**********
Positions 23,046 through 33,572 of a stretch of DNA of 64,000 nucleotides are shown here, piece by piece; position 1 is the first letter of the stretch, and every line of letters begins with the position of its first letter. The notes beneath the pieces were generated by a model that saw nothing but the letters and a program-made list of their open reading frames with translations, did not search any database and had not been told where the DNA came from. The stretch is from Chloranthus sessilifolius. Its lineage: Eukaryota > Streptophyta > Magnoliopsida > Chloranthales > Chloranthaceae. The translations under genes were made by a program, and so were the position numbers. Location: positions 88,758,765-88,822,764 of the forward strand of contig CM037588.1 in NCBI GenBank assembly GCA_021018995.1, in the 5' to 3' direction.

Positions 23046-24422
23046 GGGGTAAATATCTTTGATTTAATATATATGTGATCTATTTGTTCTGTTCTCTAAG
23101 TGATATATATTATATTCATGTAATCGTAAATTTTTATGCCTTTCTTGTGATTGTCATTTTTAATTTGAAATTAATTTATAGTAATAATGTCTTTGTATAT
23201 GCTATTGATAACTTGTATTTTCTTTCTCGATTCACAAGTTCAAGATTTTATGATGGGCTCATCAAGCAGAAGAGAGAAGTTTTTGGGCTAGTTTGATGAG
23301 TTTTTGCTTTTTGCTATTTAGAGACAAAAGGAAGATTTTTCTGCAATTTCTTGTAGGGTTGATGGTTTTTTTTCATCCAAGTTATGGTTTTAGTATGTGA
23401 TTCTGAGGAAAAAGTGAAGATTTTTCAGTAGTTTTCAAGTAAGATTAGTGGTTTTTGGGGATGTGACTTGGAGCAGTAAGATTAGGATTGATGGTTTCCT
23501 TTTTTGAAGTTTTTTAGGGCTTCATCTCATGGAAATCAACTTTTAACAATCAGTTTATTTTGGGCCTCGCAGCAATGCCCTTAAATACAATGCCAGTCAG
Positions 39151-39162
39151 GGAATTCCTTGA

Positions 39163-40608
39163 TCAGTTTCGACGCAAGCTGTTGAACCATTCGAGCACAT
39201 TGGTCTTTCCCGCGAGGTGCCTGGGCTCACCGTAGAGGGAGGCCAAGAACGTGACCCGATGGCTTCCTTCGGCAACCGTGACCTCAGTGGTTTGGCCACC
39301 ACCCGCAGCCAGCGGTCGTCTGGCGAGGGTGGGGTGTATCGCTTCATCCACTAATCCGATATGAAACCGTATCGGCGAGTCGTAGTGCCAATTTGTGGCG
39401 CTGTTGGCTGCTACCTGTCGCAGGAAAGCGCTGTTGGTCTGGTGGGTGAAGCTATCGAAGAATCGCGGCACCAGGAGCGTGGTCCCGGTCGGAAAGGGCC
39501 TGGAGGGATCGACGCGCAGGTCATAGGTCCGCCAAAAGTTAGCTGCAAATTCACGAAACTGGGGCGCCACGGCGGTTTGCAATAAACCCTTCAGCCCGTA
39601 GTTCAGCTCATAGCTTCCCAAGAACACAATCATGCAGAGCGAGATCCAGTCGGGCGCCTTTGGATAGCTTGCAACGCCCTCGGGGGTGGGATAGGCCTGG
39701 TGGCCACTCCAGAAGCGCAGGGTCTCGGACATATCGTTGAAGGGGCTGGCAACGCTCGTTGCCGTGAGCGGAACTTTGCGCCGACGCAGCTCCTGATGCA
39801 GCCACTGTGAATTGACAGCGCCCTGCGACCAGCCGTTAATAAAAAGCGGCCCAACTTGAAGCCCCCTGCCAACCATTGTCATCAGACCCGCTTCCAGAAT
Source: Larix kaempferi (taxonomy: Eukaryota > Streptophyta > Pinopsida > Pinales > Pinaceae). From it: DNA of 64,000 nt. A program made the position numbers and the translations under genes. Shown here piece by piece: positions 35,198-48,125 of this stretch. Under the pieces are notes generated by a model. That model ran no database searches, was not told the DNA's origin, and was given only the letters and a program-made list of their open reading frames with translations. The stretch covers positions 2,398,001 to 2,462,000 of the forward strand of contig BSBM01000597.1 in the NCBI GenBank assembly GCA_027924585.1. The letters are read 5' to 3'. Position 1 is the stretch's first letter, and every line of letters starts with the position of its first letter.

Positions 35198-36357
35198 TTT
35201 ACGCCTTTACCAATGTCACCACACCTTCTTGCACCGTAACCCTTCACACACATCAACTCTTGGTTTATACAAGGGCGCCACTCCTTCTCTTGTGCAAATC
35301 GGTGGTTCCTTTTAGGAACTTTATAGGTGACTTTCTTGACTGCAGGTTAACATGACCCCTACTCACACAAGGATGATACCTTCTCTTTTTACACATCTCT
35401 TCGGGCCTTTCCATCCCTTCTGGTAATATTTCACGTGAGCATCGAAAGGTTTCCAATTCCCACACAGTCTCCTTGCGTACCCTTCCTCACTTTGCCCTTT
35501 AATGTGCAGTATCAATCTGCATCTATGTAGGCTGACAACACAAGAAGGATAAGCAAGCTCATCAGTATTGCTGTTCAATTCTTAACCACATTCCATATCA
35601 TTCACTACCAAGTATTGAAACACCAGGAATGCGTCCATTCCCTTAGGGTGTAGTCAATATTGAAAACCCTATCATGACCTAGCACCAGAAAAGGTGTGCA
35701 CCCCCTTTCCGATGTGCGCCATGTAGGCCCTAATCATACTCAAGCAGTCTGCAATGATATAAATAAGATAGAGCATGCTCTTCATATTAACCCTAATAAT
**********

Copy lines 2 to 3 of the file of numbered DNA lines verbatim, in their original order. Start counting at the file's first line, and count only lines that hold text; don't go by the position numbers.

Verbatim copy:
Positions 23046-24422
23046 GGGGTAAATATCTTTGATTTAATATATATGTGATCTATTTGTTCTGTTCTCTAAG